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The Federal Ministry of Finance said it would refer issues concerning ghost workers to the Independent Corrupt Practices and other Related matters Commission (ICPC) to prosecute those involved.
This is contained in a statement issued by Mr Paul Nwabuikwu, Special Adviser on Media to the Coordinating Minister for the Economy, Dr Ngozi Okonjo-Iweala, on Wednesday in Abuja.
“It is public knowledge that as a result of the implementation of IPPIS, about 45,000 names of ghost workers have been taken off the payroll and about N118 billion saved.
“The Federal Ministry of Finance has taken the additional step of referring the issue to the ICPC for further investigation so that any identified culprits can face the full wrath of the law,” it said.
According to the statement, the allegation that the Budget Office of the Federation and other agencies have the highest proportion of ghost workers in the country was misrepresentation of facts.
It said that the Budget Office was one of the pioneer agencies on the IPPIS platform since 2006.
It added that through biometrics and other processes, ghost workers had been eliminated from its payroll for about seven years now.
“The failure to give a time frame to this allegation was obviously done in bad faith to give a negative impression.
“The Federal Ministry of Finance will, in line with its statutory mandate and international best practise, continue to manage the finances of the country transparently and accountably,” it added.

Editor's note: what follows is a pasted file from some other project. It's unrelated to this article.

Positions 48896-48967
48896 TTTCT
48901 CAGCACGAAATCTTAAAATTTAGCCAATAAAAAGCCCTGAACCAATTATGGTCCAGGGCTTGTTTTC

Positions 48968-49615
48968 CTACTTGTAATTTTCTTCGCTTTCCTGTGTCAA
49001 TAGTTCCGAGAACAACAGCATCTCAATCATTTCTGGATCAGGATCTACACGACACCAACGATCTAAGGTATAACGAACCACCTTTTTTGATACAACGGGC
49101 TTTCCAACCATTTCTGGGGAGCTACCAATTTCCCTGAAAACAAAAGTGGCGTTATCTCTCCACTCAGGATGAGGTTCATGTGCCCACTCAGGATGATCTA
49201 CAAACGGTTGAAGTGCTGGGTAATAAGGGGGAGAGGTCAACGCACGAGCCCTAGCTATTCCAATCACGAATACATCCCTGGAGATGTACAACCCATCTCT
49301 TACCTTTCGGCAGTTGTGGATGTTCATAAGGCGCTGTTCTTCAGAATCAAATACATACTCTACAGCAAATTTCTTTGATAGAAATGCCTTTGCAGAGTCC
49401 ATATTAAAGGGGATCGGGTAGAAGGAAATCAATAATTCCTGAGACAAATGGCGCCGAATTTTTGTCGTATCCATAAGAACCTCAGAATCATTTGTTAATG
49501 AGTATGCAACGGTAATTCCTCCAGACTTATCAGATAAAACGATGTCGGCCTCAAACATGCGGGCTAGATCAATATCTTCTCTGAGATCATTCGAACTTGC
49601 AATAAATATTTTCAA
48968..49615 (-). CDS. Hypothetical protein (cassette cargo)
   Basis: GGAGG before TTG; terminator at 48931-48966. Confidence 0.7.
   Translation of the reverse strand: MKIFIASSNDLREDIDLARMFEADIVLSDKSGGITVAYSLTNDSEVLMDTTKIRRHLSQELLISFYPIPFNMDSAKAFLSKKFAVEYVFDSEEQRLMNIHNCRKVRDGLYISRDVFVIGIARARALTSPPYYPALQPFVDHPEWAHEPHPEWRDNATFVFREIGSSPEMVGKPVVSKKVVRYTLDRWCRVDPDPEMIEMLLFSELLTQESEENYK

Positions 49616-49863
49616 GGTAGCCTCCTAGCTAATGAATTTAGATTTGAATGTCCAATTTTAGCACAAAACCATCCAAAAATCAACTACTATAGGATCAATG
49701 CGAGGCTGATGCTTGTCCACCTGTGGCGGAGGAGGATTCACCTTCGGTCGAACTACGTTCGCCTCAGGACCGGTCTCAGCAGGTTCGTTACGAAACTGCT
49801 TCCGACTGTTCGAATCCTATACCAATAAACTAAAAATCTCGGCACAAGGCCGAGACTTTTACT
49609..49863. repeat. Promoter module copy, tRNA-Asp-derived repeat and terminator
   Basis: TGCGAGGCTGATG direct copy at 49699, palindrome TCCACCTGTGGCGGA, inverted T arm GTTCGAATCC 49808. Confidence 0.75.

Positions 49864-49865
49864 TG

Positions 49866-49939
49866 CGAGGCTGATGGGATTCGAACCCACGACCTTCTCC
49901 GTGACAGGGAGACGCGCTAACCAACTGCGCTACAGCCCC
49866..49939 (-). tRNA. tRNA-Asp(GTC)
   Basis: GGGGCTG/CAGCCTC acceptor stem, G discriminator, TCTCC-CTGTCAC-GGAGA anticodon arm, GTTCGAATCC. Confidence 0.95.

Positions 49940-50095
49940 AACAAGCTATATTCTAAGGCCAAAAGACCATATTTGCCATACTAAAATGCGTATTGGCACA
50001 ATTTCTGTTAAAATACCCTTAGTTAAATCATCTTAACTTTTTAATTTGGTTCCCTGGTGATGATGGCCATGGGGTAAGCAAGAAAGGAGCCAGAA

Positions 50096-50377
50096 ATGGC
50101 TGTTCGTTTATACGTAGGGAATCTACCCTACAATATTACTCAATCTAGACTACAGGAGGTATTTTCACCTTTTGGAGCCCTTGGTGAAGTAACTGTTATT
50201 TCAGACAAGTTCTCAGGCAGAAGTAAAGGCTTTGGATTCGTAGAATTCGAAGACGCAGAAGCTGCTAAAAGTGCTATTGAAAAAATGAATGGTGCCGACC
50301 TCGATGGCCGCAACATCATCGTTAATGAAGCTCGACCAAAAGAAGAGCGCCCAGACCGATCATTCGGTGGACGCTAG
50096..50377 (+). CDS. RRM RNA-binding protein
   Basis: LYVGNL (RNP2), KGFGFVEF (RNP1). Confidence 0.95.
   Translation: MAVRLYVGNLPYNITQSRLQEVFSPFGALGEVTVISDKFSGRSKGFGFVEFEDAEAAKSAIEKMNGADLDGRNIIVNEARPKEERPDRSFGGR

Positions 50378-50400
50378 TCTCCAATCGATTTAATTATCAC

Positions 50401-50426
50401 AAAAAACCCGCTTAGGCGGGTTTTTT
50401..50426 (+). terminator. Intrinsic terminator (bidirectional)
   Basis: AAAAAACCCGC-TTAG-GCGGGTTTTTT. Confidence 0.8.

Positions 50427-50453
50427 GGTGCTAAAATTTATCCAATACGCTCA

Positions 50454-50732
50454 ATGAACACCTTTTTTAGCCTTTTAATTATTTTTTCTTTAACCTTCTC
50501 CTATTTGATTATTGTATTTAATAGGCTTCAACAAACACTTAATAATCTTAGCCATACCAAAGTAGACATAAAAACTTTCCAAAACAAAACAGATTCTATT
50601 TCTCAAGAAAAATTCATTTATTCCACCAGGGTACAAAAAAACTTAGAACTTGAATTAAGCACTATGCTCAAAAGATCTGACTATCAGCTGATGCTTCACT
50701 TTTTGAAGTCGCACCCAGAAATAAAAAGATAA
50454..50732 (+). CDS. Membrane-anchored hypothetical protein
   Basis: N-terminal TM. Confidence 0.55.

On a recent court judgment involving the Federal Ministry of Finance, it said that it never rejected any requests for information from civil society groups on appropriations and statutory transfers.
“It is public knowledge that the ministry has consistently implemented a policy of transparency and accountability in the management of the economy and public finances.
“This is demonstrated in the monthly publication of allocations to the three tiers of government, regular updates on the status of funding of SURE-P programmes, payments to oil marketers for verified imports of petroleum products.
“We therefore have no basis for rejecting any legitimate requests for information on allocations to any government ministry or agency,” it said.
It noted that the ministry, through the Budget Office of the Federation, would collate the details of appropriations and statutory transfers to the National Assembly, the Independent National Electoral Commission and the National Judicial Council.
Others, it added include the Niger Delta Development Commission, Universal Basic Education and National Human Rights Commission for publication.
“These agencies are all on first-line charge to the Federation Account and, therefore, the ministry must work with them to obtain the necessary information,” it said.